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John Marshall

Research Interests

My major research interest is the reconstruction of subatomic particle interactions in fine-granularity detectors. Such detectors provide detailed images of complex event topologies, in which individual particles must be resolved. Whilst the human eye/brain can excel at identifying features in the recorded events, it is a significant challenge to develop an automated solution.

I am author of the Pandora software framework for developing and running pattern-recognition algorithms. Pandora promotes a multi-algorithm approach to pattern recognition, in which many algorithms gradually build up a picture of structures in images. Pandora algorithms frequently use machine-learning approaches to drive pattern-recognition decisions.

Pandora algorithms provide an automated reconstruction of neutrino interactions in the Liquid- Argon Time-Projection Chambers (LArTPCs) being operated and developed for the short- and long-baseline neutrino physics programmes. The algorithms are used by MicroBooNE and DUNE.

Pandora algorithms also provide the particle flow calorimetry used by the International Linear Collider and Compact Linear Collider experiments. The algorithms provide the baseline for all studies of detector optimisation and physics sensitivity for a future e+e- linear collider.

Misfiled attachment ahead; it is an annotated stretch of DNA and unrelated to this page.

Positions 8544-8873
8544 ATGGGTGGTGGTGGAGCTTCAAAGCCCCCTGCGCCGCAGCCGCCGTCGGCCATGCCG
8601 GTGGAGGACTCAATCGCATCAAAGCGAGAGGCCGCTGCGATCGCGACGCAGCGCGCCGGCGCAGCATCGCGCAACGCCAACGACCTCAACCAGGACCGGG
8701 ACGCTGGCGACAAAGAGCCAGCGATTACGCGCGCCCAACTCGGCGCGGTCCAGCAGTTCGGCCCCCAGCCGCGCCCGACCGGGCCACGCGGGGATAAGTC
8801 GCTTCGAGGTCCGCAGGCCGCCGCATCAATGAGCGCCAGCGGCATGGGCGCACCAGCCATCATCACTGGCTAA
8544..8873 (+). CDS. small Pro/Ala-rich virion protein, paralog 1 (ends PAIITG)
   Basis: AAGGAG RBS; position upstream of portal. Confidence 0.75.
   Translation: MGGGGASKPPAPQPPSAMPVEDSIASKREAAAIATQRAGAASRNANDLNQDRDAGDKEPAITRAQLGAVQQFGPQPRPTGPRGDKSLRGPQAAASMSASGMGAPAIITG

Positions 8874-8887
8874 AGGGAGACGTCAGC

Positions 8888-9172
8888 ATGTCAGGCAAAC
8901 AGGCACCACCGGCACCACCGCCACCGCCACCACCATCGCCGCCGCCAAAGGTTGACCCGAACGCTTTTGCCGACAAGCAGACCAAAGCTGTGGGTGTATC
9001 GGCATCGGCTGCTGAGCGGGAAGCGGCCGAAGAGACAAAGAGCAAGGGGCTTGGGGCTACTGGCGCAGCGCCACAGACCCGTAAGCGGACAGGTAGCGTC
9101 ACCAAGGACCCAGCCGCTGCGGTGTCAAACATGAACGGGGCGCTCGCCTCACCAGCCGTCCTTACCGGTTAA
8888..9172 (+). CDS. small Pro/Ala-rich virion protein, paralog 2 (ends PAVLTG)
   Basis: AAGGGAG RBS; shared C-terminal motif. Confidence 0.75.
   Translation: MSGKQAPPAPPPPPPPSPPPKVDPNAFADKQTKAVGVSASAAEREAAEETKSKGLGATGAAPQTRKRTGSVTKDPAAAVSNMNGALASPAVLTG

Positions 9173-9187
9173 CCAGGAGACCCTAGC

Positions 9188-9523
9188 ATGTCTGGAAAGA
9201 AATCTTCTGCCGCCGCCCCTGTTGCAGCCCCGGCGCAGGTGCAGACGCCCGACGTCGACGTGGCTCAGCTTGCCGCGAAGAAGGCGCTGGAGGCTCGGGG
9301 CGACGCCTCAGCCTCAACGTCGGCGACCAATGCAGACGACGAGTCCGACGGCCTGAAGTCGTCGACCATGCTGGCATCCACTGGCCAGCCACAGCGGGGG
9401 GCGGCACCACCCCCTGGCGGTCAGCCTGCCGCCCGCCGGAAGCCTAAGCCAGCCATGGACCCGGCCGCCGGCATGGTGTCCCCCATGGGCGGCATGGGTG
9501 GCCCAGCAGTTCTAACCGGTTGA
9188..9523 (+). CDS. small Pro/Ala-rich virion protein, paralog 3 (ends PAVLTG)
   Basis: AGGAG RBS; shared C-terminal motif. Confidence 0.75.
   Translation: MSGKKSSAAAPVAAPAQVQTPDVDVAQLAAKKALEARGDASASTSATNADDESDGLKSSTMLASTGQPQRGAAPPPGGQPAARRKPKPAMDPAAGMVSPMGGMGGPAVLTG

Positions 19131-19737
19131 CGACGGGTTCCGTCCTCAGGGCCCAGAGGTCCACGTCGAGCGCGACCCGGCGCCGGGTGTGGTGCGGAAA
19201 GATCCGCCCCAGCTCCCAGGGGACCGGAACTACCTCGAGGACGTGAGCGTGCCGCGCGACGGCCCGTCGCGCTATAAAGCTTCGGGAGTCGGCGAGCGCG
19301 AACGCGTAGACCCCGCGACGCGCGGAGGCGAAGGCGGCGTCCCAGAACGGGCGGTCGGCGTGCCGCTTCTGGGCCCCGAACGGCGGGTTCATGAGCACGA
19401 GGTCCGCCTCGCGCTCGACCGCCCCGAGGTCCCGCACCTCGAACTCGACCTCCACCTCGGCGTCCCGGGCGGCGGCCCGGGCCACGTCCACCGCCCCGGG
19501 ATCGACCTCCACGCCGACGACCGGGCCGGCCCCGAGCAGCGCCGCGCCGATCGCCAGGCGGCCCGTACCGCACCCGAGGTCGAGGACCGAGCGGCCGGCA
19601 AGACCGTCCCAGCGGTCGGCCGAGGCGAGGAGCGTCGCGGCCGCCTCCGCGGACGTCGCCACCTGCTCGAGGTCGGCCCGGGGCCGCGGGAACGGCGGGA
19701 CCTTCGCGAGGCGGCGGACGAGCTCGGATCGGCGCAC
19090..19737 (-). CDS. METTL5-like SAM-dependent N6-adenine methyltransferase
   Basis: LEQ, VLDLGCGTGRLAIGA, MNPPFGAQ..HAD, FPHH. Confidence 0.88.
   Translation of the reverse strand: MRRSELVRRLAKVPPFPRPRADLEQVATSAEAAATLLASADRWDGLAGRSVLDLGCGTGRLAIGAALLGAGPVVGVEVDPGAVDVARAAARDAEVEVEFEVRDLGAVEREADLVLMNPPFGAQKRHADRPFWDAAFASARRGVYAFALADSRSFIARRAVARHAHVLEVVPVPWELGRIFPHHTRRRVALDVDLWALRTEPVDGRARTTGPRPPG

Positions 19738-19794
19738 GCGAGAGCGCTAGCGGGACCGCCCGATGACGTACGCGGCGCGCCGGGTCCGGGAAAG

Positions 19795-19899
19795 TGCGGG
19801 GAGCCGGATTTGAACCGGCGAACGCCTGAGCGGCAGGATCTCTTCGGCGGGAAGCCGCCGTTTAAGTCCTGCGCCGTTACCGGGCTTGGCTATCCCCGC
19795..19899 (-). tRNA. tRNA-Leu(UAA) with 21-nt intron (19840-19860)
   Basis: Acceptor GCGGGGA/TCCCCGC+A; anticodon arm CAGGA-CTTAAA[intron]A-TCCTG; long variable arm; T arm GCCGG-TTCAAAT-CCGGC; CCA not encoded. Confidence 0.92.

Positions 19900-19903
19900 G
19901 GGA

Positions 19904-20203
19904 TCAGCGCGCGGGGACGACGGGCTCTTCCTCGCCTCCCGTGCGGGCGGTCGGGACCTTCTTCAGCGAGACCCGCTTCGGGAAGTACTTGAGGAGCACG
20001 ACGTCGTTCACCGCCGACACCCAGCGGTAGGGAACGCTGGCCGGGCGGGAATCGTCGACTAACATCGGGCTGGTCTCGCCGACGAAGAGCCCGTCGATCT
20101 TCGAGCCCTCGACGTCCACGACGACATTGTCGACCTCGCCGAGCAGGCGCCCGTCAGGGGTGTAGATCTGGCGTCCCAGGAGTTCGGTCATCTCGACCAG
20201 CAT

Some selected publications:


I currently teach PX455Link opens in a new window Frontiers of Particle Physics (Neutrino Physics) (Moodle pageLink opens in a new window, for student access)

Write to:

Department of Physics, University of Warwick, Coventry, CV4 7AL

Contact Details:

Office: PS0.13Link opens in a new window
+44 (0)2476 150356
+44 (0)2476 150897


The homepageLink opens in a new window of the Pandora pattern-recognition project

Click hereLink opens in a new window for Postgraduate study opportunities with the EPP Group